If the scene contains lots of objects, this mode can cause the viewport performance to slow down, because the imported object will try to “hook” itself to every geometry in the scene.
A better choice for complex scenes is definitely to pinpoint the objects using the “Selected Objects” or “HomeGrid” options.
Before adding a model to the scene, we can set the alignment mode of the model, which is done in the “Align Mode” group. The default mode here is “to Normal”. The added object is aligned with the normal of the object it is placed on.
“Align to Normal” is suitable for most cases, but if, let us say, we planting trees on a tilted surface, this mode will produce an incorrect result.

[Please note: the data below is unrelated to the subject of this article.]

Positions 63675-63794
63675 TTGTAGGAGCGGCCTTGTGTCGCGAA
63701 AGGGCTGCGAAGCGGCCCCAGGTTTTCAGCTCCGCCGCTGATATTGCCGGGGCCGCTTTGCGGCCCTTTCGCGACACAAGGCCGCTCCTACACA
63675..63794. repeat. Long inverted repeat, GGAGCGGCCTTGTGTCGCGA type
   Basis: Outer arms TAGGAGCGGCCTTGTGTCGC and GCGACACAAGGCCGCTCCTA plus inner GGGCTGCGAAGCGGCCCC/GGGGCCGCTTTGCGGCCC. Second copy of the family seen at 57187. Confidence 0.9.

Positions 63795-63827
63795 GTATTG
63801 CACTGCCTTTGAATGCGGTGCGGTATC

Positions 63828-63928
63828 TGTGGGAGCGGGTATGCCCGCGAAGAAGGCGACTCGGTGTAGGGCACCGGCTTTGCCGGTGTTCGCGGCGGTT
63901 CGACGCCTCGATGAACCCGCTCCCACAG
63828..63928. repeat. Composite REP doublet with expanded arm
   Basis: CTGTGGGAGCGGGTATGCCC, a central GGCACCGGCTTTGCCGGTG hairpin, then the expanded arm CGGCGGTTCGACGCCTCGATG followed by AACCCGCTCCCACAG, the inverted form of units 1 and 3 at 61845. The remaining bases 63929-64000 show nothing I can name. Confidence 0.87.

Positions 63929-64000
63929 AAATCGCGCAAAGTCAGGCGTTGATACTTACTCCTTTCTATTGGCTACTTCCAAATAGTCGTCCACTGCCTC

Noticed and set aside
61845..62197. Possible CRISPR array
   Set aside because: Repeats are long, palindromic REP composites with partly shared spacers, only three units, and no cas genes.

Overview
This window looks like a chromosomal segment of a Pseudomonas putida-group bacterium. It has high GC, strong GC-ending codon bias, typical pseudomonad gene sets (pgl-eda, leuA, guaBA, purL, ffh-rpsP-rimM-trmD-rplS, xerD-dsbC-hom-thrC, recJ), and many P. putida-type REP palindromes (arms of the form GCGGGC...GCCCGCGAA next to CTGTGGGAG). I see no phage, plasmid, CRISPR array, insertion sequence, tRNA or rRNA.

In such a case, it is better to use the “Smart” mode. In the “Smart” mode, a model can remain vertical when placed on a tilted surface.
Smart mode suits for planting trees on mountain sides, putting paintings or sconces on the walls, and other similar situations.
Clone, Stop/Play, Paint Objects
“Clone” menu lets us choose a copying mode for the model: “Instance” or “Copy“.
Right next to it, there is the “Stop/Play” button, which is used to stop the painting process. Why would we do that? When we stop painting, we can add or remove some objects for copying and placement.
This is done in the “Paint Objects” dialog box, which becomes active after we click the “Stop” button. When we are done changing the list of paint objects we can resume painting by clicking the “Play” button.